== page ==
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Monday, 20 May 2013

Tribute to my cousin.

In my last blog I mentioned the death of my American cousin, Pauline, what I couldn't tell you at the time was another paternal cousin died six days later. Keith's death was far more of a shock, he was only 75, but young for his age, had been in good health and it was a cut on his hand that lead to blood poisoning and his death.

Even now, over two weeks after a phone call from his wife asking us to include Keith in our prayers, we cannot believe what has happened. Keith has been there always, for us as family and for humanity for he saw good in everyone. At his Quaker funeral we were reminded or learnt of all he did as mourners were moved to speak. He and Diana moved from Surrey to North Wales when he took very early retirement, they had been very involved with Kingston Quakers this transferred to Bangor Meeting, amongst many other roles he was the Quaker representative for University chaplaincy; Churches Together; United Nations; a founder member of Bangor U3A; he had been a prison visitor and had prisoners to stay in his home; he ran the London marathon some 20 years ago for Intermediate Technology; he was a practical guy who kept the Meeting House (and its boiler) in good repair as well as his own home and that of others; he had two children and was grandfather to two boys. The younger 14 year old spoke at Meeting about Keith talking to him about Shakespeare, who he believed was from North Wales not Stratford. This resonated with me, I too was taken to the house where it was believed the writer lived.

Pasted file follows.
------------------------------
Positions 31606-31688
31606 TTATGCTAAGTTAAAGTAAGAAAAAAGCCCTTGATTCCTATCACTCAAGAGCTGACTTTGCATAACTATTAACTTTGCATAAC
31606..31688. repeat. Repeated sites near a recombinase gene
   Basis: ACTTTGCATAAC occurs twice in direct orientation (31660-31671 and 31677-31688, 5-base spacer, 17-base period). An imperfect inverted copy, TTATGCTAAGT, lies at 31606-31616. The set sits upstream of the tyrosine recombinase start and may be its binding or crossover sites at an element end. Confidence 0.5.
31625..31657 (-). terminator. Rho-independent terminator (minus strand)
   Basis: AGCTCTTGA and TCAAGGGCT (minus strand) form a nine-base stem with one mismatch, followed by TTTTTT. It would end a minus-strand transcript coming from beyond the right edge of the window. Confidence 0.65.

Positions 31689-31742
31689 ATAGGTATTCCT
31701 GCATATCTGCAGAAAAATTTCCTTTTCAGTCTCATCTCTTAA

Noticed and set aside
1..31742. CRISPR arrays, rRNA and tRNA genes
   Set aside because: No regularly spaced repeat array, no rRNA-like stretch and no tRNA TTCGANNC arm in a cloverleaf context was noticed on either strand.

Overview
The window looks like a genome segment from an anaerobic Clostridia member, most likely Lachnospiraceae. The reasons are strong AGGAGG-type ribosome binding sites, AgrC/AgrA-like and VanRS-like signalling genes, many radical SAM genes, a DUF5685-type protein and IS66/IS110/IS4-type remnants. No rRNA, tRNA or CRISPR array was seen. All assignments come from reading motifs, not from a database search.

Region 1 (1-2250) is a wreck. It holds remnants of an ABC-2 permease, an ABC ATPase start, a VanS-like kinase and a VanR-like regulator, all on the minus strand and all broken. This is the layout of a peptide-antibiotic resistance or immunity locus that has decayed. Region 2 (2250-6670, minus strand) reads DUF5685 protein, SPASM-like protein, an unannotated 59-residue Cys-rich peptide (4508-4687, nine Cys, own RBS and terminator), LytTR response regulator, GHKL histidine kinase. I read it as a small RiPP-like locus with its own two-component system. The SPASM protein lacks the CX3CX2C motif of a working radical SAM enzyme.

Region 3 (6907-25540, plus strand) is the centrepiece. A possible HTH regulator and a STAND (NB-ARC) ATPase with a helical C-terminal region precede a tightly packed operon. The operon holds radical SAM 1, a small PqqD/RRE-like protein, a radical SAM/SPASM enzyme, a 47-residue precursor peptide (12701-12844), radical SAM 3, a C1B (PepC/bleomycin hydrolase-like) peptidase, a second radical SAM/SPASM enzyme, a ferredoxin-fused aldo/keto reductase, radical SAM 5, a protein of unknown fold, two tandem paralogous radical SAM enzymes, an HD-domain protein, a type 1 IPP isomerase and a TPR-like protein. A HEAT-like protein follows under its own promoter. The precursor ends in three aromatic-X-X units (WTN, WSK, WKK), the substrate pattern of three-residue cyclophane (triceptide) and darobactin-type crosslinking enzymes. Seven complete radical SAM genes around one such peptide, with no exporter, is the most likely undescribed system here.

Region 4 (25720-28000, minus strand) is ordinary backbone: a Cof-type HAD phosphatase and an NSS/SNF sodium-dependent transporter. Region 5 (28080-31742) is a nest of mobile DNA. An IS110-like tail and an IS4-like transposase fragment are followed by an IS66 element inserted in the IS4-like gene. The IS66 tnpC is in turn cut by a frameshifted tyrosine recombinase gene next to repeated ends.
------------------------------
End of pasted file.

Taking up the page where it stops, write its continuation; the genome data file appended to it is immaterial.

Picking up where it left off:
Keith was very much aware of the wider Bailey family, his mother was my father's sister and he knew many of the extended family as he, his mother and our grandmother had been evacuated from Richmond to East Anglia to stay with our grandmother's family. I remember him helping my parents move house, there was a memorable journey in his Morris Minor van when he gave my parents, my sister and me a lift from Twickenham to Paddington Station for our first holiday at Dunster Beach. I think my father, sister and I sat on cushions in the back of the van, it did seem we travelled rather fast.

There are many other things I could add to record an event that many can still not believe.


  1. This was very touching, thank you for sharing something about the life of a truly admirable man.

    You should think that people don't die of blood poisoning anymore at this day and age :-(

  2. What a terrible shock for you all. He sounds such a lovely man, someone to be missed very much.

  3. A lovely tribute to a man you obviously loved and valued a great deal. I'm so sorry you've had two bereavements so close together.

  4. How very sad for your family. Your tribute to Keith is very moving and thoughtful. He was a wonderful man who did much good in this world. You have my heartfelt condolences.